[Project 01] A Step Above the Rest

Alex Lemaigned and I worked together to create a Code of Ethics. It begins with a preamble stating the importance of having a code of ethics and holding ourselves to a higher standard being at Our Lady’s University. This creates for the reader a mindset to enter into when reading the code. It is a sort of “commander’s intent” as the United States Navy likes to put it. For someone reading the code, it will be clear what the intent of each enumerated point is. They may be able to play around with the wording, but because of the clearly stated intent, the spirit of each point will remain.

The enumerated code is centered around software technology and attempts to address the potential ethical problems that could arise as a result of working in such a field. Firstly that the common good should be the goal of any project. These skills are not for taking advantage of those without this knowledge. Secondly, that honestly in all the work we do is imperative. Stealing or non-accreditation cannot be tolerated. Thirdly, and possibly the most controversial, privacy must be respected, even when private information is available to us. This need is ever growing in today’s world of digital storage of sensitive or private materials. Finally, to be great examples to society of high ethical behavior coming from Our Lady’s University. We not only will be able to encourage higher standards, but the institution will be trusted more as a whole and will attract the best in the world to its gates.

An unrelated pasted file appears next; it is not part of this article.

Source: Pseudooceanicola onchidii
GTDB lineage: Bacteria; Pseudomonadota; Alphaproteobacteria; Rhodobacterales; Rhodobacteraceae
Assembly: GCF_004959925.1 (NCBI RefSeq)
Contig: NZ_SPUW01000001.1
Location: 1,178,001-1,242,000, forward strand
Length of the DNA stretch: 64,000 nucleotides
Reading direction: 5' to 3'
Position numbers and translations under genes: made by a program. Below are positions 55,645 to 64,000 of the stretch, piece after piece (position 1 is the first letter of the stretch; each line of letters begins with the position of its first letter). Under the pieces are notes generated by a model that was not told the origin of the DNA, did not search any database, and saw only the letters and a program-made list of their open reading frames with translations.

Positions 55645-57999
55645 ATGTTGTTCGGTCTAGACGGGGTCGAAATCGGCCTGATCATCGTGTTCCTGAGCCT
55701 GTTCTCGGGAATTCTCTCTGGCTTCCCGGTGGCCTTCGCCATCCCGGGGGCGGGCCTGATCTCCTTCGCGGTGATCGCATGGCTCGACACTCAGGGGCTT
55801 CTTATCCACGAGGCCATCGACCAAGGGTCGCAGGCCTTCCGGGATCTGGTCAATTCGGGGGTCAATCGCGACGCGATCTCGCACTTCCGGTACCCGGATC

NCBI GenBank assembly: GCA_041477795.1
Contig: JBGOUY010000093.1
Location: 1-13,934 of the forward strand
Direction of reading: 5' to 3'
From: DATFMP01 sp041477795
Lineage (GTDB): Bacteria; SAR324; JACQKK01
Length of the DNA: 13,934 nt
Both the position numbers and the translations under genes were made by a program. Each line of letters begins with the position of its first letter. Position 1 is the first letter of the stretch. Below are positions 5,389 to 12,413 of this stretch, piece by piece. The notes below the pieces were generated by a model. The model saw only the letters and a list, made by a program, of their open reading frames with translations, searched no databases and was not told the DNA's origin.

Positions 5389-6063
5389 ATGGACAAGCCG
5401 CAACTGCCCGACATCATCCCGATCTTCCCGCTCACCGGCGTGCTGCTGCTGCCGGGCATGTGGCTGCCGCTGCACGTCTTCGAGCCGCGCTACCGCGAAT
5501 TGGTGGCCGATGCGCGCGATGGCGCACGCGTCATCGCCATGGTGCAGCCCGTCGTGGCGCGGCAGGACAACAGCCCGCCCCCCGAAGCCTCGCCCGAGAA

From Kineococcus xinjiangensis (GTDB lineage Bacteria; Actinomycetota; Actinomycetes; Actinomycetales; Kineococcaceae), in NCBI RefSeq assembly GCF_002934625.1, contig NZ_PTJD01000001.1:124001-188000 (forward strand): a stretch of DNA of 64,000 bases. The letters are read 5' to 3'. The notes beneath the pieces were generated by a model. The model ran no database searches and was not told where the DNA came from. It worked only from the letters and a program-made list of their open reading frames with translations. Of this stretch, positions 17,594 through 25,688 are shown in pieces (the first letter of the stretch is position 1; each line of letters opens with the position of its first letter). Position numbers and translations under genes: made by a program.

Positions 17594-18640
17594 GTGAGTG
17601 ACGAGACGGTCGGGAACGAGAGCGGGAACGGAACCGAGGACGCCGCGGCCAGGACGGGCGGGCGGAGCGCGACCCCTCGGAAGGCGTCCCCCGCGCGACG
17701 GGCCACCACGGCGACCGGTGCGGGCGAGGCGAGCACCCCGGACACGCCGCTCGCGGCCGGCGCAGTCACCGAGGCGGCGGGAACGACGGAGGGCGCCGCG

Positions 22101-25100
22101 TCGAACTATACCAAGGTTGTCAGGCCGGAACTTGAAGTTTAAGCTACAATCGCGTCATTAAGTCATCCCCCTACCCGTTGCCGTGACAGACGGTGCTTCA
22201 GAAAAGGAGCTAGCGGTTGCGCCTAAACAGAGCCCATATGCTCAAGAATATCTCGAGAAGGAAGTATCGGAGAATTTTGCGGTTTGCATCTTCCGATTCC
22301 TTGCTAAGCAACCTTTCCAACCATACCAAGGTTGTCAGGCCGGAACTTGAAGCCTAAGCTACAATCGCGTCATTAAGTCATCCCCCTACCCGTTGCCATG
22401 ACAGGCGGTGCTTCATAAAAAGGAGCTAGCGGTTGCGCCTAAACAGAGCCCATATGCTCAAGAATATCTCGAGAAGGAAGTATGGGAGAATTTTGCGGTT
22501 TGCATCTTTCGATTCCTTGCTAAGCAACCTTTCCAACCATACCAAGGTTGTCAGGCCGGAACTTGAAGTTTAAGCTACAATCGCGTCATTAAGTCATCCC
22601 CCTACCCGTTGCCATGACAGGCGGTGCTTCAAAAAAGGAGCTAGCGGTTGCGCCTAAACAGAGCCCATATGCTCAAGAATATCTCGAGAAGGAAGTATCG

The weaknesses in this document include the broad and sometimes vague language. While the intent is very clear, there are some situation in which it will be much more difficult to decide based on intent, especially if both options are seemingly in or out of touch with the intent. There are also some people who would rather not grasp the intent of the code and only focus on the exact wording. These are the kind of people that will argue word meanings in themselves endlessly, without taking them in context. We contemplated this balance and decided that the vast majority of the students here would have the full capacity to grasp the intent of the code through the preamble. And if there happened to be one of those exceptions, the rest of the students would be able to thoughtfully argue intent and issue a decision in line with that intent.

I believe a Code Of Ethics is very useful. It allows students to enter into a frame of mind when going into their work and creating new things. There is a higher purpose in which they strive. Excellence takes on a new meaning. There are much fewer risky situations to be run into when a project is started with ethical decisions in mind.

I personally enjoyed the enumeration of these principles because they helped bring them back to the forefront. All of these things are generally basic to each of us, but it is easy to forget sometimes. Having them in the forefront again as a more mature adult, gives them new meaning, new importance. It also prepares me a bit for the much larger code of ethics that will be presented to me as an officer in the Navy. We are also held to a very high standard and it is a highly effective exercise to begin that mindset now.

[Reading 02] Salary Negotiation Isn’t Really a Thing That Exists in the Navy